Updated: May 11
How Much Cardio is Really Necessary?
A super common question within the health and fitness world is, ‘How much Cardio do I need to do?’ And, well, the shortest answer is, it depends.
As with so many things in fitness, there is no one size fits all approach to cardio - cardiovascular exercise - as the answer will most certainly depend on your specific goals. You could mean, How much cardio do I need to do to lose weight? How much cardio do I need to do to reach body recomposition goals? How much cardio do I need to do to reap the heart, lung and other health benefits? Etc!
But let’s assume for the purposes of this article that the motivation to do cardio is for fat loss/weight loss. The question becomes, ‘How much cardio is really necessary in order to achieve my weight loss goals?’
And the answer: You don’t actually need any cardio in order to lose fat. I know, I know, you’re already rolling your eyes at me through your screen, but stay with me. The truth is you can lose weight/lose fat solely by restricting your caloric intake, by doing resistance training, or by doing a combination of both. The main element in losing body fat is taking in fewer calories than you expend. Cardio can help you expend more calories but is not absolutely necessary. Restricting your caloric intake is the obvious solution to fat loss. If you consume fewer calories, you will burn and lose more fat. The takeaway: You don’t have to do cardio to lose weight–proper dieting alone is enough.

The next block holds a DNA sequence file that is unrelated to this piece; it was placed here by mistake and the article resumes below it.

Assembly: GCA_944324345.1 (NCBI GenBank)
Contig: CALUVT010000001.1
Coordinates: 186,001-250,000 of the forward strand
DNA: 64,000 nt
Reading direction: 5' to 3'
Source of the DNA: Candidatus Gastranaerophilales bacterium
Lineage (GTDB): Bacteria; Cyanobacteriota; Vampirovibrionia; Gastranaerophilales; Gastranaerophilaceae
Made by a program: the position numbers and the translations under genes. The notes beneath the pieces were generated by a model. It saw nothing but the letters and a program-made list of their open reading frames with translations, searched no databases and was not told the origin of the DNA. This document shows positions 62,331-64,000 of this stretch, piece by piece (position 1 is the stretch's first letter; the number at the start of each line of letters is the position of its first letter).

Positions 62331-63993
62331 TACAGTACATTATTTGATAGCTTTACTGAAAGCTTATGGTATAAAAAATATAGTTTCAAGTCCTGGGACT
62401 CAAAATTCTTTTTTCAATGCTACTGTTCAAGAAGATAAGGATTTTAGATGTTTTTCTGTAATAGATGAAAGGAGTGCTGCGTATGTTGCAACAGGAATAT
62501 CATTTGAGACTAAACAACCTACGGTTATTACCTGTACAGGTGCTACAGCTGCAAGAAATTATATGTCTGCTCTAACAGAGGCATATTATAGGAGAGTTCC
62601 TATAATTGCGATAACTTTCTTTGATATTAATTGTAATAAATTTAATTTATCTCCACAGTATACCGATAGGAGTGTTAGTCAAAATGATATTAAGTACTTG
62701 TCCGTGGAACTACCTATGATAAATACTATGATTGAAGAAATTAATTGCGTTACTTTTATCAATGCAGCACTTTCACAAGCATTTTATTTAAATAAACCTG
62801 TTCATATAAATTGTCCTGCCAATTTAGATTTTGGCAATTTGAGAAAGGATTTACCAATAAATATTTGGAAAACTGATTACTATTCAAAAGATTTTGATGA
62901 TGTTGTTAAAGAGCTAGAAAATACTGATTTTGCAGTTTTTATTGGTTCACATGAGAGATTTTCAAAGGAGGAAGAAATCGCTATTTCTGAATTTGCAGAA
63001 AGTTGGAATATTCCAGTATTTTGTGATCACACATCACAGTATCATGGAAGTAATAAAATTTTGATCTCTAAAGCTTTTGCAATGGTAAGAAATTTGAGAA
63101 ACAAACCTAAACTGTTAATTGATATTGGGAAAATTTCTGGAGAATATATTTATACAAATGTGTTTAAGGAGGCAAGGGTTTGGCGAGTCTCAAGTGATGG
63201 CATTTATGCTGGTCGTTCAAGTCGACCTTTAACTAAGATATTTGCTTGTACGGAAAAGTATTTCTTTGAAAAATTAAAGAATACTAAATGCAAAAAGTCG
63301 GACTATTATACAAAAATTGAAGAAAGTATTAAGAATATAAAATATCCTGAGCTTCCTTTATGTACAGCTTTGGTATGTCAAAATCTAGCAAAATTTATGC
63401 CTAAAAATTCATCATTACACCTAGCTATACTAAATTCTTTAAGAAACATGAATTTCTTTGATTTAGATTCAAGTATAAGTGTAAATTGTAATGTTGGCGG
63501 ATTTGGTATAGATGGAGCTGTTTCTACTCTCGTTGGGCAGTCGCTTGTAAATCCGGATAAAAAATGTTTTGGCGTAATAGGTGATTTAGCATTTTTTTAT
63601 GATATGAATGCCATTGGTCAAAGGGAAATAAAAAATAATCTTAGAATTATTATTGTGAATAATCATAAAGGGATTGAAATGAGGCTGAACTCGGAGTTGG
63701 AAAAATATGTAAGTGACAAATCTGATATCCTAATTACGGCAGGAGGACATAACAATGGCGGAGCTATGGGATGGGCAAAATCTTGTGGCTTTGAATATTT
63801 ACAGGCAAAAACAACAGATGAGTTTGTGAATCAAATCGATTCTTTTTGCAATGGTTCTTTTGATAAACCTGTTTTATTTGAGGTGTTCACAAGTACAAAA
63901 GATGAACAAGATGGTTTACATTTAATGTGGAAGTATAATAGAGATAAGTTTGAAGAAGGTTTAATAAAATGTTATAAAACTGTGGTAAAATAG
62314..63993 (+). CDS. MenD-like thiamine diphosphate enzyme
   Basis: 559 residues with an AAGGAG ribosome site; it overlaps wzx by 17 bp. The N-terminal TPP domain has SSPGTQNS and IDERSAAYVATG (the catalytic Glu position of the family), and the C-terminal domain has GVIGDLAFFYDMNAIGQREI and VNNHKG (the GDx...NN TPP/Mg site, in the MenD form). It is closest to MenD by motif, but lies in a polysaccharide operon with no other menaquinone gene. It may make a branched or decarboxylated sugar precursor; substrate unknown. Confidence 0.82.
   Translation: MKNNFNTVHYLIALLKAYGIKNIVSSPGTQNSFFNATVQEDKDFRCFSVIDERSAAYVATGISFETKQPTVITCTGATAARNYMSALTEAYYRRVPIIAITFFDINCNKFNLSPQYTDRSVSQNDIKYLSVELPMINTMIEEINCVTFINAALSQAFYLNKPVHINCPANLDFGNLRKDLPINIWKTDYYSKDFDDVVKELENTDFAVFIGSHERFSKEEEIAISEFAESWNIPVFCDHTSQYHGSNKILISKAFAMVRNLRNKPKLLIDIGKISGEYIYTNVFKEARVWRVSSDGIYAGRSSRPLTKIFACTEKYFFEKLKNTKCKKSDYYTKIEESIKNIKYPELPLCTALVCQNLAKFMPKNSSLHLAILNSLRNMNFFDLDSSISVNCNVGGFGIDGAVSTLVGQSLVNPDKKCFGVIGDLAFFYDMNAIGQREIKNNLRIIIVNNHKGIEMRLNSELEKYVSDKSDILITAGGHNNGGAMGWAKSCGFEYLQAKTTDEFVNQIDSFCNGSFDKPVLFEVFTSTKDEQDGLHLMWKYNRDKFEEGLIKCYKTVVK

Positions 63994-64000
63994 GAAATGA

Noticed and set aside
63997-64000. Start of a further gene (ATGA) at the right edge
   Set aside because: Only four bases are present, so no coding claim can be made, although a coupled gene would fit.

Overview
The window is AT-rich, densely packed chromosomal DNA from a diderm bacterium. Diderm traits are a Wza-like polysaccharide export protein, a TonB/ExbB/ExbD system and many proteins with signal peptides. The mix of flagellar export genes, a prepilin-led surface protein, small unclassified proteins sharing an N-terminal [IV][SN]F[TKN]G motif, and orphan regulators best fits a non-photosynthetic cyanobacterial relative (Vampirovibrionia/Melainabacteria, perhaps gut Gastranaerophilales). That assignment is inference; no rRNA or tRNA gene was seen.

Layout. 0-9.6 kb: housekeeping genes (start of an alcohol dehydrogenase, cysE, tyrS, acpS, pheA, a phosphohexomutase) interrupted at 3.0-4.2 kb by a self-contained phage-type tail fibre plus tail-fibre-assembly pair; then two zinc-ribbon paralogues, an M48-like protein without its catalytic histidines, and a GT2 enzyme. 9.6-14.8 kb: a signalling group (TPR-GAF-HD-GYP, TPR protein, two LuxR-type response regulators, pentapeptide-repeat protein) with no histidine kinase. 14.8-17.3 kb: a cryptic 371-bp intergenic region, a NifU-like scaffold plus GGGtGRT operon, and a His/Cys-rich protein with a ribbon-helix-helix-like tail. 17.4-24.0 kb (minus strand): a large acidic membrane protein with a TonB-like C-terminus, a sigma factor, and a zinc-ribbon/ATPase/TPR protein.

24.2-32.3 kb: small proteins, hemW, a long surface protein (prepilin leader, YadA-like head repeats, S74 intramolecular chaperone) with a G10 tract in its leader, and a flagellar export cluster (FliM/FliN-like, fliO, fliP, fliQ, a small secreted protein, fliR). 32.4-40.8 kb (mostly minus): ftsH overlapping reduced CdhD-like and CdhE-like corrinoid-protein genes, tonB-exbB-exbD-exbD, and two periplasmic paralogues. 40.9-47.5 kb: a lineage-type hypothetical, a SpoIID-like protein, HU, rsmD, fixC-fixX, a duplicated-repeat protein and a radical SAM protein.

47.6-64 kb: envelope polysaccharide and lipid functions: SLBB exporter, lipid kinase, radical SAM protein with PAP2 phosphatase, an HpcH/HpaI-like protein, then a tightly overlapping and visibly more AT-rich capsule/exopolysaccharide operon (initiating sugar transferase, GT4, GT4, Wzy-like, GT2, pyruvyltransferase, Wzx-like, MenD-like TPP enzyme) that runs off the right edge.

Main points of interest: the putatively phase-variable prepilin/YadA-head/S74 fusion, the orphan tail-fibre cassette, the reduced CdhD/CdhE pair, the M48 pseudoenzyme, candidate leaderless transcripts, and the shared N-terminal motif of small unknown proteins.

Strength or resistance training, as opposed to cardio, is actually a better option when it comes to combining diet and exercise for fat loss OR body recomposition goals. This is because strength training builds lean muscle, and adding more muscle means raising your resting energy expenditure, or the number of calories you burn while your body is simply at rest.
Let’s put the age-old cardio question to rest with this: You should do as much cardiovascular exercise as it takes you to achieve your goals, provided that you enjoy the chosen form of cardio, and that it doesn’t hinder your strength training, recovery from training, or overall health. Use cardio as a mood and health booster, but not as your number 1 tool for fat loss or weight loss; Keep your cardio workouts short and intense and don’t fall into that trap that more equals better. Put weight training first when it comes to exercise and then add cardio to your routine if you genuinely enjoy it.